Trickster writer’s writing tricksters / Succeeding William

Read, Matthew (2020) Trickster writer’s writing tricksters / Succeeding William. Doctoral thesis (MPhil), University of Sussex.

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Abstract

In the essay section of the thesis, I explore the role of trickster in the TV show Californication (2007-2014). In The Trickster Brain (2012), David Williams applies evolutionary psychology to conceptualise the trickster as a phenomenon linked to the biological development of the human brain. I follow in this approach, conceiving of the trickster as a symbol of humanity's evolution. I refer to propositions from neurology, and in various fields of psychology, including cognitive, evolutionary, and clinical. Luminaries include Steven Pinker, Antonio Damasio, Michael Tomasello, David M. Buss, Sarah Hrdy, Donald Symons, and David J. Linden.

In Part One of the essay, I briefly outline how evolutionary psychology inserted itself into the field of the social sciences in the latter half of the twentieth century. I then go on to demonstrate through an analysis (mostly of the pilot episode) how Hank Moody (David Duchovny) is portrayed as a trickster character thematically entwined in the battle of the sexes in noughties California. I do this by referring to the scientists listed above, as well as various trickster scholars, such as William J. Hynes, William G. Doty, Helena Bassil-Morozow, Barbara Babcock Abrahams, Paul Radin, Lewis Hyde, Gerald Vizenor, and Robert D. Pelton. As I conceive of trickster from an evolutionary point-of-view, so I see the figure as universal. I therefore juxtapose a reading of Californication with traditional trickster tales from around the world, and across cultures and times. Beyond comic entertainment, I conceive of trickster as a symbol of the tension between nature and culture, and explore how trickster's role is linked to his liminality, shamelessness, and authenticity. Through these characteristics, trickster opens up discourses to others, acting as a mediator who transgresses between worlds.

In Part Two, I conceptualise Californication as a product of the counterculture. I refer to ideas by a wide range of scholars, including Noam Chomsky, David Harvey, Paul Fisher, Paul Verhaeghe,Jordan Peterson, Christina Hoff Sommers, Andrew Dworkin, Kate Millet, Christopher Booker, Daniel Kahneman, Mary V. Wrenn, Peter Knight, Timothy Melley, Rob Brotherton, Fredric Jameson, Michel Foucault, Richard Rotty, and the poet Robert Bly. I contribute to the field of trickster scholarship by conceptualising Californication as a trickster text to explore cultural, societal and economic changes in the post-War period, with specific regard to feminism, the rise of the mythopoetic men's movement, neoliberal economics, and the precipitous rise of paranoid narratives. By existing in a moral vacuum, trickster highlights questions of morality and ethics in the minds of the audience. In showing how things should not be done, trickster both outlines normative codes, and at the same time suggests alternatives.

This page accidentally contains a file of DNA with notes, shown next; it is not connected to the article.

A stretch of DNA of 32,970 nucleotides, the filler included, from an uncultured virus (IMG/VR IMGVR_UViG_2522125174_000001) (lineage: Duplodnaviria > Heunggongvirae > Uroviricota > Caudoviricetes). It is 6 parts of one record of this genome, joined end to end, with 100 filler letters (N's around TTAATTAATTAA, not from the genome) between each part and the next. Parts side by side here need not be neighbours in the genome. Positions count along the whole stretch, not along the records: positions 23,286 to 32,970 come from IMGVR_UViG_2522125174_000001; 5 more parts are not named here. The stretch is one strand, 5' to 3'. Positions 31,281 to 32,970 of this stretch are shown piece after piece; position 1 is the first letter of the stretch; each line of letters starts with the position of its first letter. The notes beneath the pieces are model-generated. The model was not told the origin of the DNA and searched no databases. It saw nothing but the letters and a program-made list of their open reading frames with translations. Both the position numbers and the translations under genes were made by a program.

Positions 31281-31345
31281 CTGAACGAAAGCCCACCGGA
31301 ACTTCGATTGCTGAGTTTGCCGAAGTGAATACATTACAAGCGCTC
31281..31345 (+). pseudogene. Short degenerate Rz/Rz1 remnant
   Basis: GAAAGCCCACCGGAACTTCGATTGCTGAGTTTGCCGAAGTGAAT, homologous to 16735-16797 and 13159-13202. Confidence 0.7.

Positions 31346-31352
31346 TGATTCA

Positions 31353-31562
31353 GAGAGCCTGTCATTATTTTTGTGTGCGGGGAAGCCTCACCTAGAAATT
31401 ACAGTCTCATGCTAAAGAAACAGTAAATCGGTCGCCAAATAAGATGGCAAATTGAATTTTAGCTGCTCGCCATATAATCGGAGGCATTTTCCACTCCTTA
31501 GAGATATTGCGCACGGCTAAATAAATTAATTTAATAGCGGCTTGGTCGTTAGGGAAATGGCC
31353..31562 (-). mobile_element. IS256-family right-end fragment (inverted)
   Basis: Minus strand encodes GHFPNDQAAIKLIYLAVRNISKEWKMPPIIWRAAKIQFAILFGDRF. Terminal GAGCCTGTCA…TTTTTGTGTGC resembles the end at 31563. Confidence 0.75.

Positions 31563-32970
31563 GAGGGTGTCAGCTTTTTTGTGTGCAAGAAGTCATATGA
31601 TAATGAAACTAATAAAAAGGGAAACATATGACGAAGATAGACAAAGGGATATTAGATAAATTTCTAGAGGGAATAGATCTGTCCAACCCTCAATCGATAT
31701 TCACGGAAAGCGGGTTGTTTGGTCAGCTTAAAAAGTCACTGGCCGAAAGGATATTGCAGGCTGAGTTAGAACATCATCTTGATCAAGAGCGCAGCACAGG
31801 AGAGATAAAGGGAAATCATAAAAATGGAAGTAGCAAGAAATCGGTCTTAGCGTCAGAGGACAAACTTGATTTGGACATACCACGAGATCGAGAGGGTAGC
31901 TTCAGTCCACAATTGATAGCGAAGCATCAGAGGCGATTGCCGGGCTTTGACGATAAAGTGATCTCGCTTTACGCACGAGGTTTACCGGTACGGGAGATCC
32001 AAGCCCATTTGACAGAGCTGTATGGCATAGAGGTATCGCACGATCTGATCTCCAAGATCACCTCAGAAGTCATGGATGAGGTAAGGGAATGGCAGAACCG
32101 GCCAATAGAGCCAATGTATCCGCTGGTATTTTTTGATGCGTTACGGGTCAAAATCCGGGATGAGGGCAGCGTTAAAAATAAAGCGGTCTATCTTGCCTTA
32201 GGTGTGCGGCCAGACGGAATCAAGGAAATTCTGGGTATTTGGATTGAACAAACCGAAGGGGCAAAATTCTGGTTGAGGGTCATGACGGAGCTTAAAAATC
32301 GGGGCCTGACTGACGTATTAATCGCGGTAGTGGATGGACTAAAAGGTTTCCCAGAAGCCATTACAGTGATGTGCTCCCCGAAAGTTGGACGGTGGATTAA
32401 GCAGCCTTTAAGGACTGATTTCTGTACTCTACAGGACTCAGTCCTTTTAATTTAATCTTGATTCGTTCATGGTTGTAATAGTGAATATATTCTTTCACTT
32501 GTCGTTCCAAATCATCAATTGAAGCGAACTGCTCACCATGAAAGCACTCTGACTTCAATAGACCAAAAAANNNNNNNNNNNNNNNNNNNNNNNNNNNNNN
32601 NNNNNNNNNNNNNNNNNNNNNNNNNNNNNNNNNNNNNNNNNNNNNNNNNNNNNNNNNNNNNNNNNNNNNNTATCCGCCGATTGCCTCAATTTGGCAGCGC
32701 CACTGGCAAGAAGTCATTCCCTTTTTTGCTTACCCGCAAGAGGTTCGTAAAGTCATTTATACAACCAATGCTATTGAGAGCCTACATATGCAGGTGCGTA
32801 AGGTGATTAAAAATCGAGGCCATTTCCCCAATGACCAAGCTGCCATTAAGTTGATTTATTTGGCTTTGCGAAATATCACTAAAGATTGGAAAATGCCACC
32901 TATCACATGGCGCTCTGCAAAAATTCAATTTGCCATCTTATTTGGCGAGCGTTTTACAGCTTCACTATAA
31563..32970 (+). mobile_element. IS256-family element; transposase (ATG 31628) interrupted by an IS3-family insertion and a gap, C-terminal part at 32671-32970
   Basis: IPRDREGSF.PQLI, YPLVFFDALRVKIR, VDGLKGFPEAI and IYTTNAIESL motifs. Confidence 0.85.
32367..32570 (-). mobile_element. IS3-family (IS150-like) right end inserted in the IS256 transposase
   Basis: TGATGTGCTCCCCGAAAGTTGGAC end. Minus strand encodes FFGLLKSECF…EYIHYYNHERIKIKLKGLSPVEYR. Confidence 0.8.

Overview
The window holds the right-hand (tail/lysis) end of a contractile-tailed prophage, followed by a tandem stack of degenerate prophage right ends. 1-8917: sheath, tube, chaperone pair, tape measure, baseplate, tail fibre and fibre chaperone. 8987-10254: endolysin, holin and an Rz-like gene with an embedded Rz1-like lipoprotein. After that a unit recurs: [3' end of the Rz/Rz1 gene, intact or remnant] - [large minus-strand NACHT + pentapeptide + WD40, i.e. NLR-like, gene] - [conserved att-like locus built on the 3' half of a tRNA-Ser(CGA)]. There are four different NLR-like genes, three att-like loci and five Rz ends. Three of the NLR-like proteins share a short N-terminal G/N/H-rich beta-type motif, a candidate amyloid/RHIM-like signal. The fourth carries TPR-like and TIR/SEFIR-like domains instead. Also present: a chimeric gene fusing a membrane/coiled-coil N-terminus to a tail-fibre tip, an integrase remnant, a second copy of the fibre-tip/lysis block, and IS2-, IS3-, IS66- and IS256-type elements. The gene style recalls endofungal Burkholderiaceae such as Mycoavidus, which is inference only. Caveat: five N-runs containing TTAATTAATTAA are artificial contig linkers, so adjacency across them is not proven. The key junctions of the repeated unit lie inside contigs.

In conclusion, I see trickster as symbolic of the human condition. Always internally riven, trickster is a metaphor for human potentiality, in all its destructiveness and its creativity.

The second part of the thesis is my novel Succeeding William. It follows the adventures of four characters, the trickster William Motion, his protege, Hamish Tush, and local pillars of the community, pub landlord, Dempster Shadaws, and timber yard owner, Arnold Charger. Each chapter is told from the point-of-view of one of the these four characters. William Motion's fortunes take a decided turn for the worse when he falls in love and has his mullet stolen. Hamish Tush rises in his shadow as a boy of principled violence. Meanwhile, Dempster Shadaws finds himself empowered by celibacy and able to control the weatl1er. While the sun shines, Arnold Charger, seeking to make meaning in his life, attempts to start as many affairs as possible.

Item Type: Thesis (Doctoral)
Schools and Departments: School of Media, Arts and Humanities > English
Subjects: P Language and Literature > PN Literature (General) > PN0045 Theory. Philosophy. Esthetics > PN0045.5 Relation to and treatment of special elements, problems, and subjects > PN0056.A-Z Other special. Topics A-Z > PN0056.T75 Tricksters
P Language and Literature > PN Literature (General) > PN0080 Criticism
Depositing User: Library Cataloguing
Date Deposited: 15 Jan 2020 06:51
Last Modified: 16 Mar 2022 15:48
URI: http://sro.sussex.ac.uk/id/eprint/89350

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